gender balance
Many couples want to conceive a boy. Many other couples want to conceive a girl. They all have their reasons for wanting gender selection as an option for their family — some that most would understand and some that most people would condemn. But whatever the reason behind it, there is a way to conceive the gender you want using technology. It’s called gender selection, and here’s what you should know about it.

During in vitro fertilization, your fertility specialist can assess the developing embryos to detect the presence of certain genetic diseases. This test is called the pre-implantation diagnosis, or PGD. PGD tests, however, can also determine the gender of the embryo. Because you can choose which embryos to implant, the couple can opt to implant only embryos of a certain gender. If they implant, then voila! You have the gender you wanted — at least 99 percent of the time.

A single cell is removed from an embryo on the third day, also called a Day 3 embryo, to perform the test. Alternatively, you can remove six or eight cells from a Day 5 or 6 blastocyst. The cell is then analyzed to look for any of the genetic indicators for a specific condition by looking at the chromosomes. This test is often used to identify conditions such as cystic fibrosis, Tay-Sachs disease, Huntington’s disease or sickle cell disease. During this examination, the chromosomes will also reveal the gender of the baby.

Some couples, however, have no history of the genetic diseases listed, but they still want to know the sex of the embryo. In this case, the screening is then called the pre-implantation genetic screening (PGS), although, to be fair, the terms are often used interchangeably. The primary purpose of the screening is still to enhance the probability of a successful pregnancy by transferring embryos with the correct number of chromosomes. It does, however, provide the opportunity to choose the gender of the embryos you transfer.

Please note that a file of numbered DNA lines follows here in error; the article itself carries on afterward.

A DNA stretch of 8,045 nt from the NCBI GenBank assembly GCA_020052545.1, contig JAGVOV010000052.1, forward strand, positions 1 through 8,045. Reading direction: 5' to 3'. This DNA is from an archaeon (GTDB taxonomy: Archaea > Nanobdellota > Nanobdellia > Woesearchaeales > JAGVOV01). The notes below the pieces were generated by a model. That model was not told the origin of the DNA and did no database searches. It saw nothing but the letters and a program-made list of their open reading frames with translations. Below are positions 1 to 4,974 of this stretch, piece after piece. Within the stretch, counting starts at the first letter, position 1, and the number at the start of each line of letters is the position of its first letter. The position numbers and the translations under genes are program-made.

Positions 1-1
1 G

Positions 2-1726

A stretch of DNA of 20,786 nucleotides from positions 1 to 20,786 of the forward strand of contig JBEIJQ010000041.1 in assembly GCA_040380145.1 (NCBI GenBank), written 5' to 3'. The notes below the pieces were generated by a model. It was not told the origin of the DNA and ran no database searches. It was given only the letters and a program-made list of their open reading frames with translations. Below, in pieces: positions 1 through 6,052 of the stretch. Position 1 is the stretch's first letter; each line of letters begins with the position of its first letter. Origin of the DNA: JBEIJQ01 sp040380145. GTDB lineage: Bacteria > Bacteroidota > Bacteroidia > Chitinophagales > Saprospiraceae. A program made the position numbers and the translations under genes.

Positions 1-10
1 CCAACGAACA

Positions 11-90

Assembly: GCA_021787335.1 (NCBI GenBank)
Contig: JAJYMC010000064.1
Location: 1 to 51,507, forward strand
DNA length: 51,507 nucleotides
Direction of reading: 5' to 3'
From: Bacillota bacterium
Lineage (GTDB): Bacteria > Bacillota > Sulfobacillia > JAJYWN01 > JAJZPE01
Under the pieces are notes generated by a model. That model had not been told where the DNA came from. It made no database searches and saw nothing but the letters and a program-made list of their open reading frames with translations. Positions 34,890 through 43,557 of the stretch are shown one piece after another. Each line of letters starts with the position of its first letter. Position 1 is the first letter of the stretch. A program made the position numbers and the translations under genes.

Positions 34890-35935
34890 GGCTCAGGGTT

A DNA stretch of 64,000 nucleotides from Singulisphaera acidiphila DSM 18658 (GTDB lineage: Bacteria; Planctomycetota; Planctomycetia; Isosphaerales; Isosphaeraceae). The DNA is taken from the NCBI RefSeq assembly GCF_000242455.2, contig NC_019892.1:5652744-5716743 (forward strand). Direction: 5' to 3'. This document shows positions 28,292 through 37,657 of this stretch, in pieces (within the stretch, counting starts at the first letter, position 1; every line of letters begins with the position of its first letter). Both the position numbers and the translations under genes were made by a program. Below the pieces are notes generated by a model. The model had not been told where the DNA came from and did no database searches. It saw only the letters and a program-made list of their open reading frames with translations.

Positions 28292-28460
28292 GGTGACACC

Many times, gender selection is a great option for families with a history of a genetic disease that is linked to a particular gender. These are called sex-linked disorders, which are caused when a single gene defect on the X chromosome occurs, which for various reasons means that it is more likely to affect the male embryos. When these sex-linked diseases are detected, it allows the parents to select not to implant these embryos to facilitate a better chance for a successful implantation and pregnancy. Some examples of these are:

  • Hemophilia, when the patient’s blood will not clot properly
  • Fragile X syndrome, a condition that can cause mental retardation for the patient
  • Duchenne muscular dystrophy, a disease that causes muscle tissue deterioration progressively over time

However, one does not need to be screening for these types of sex-linked diseases to employ gender selection. Sometimes the family is interested in family balancing, i.e., having a boy or a girl to add into the mix of their all-girl or all-boy families, or they always wanted a certain gender of a child. This is called elective gender selection and it is growing in popularity all around the world.

Whatever the reason that you want to conceive a boy or conceive a girl, be sure to explore the options available to you for gender selection. You will likely hear of less high-tech ways to conceive a specific gender. However, the most effective ways are the ones that use PGD or PGS as the basis for gender analysis of embryos for IVF. And when it comes to having the family you always dreamed of, isn’t it worth it to have the best chance of success?

Sources:

“What is a sex-linked genetic disease?” www.genderselectionauthority.com. 3 May 2013. Web. 16 November 2015. < https://www.genderselectionauthority.com/blog/sex-linked-genetic-disease>.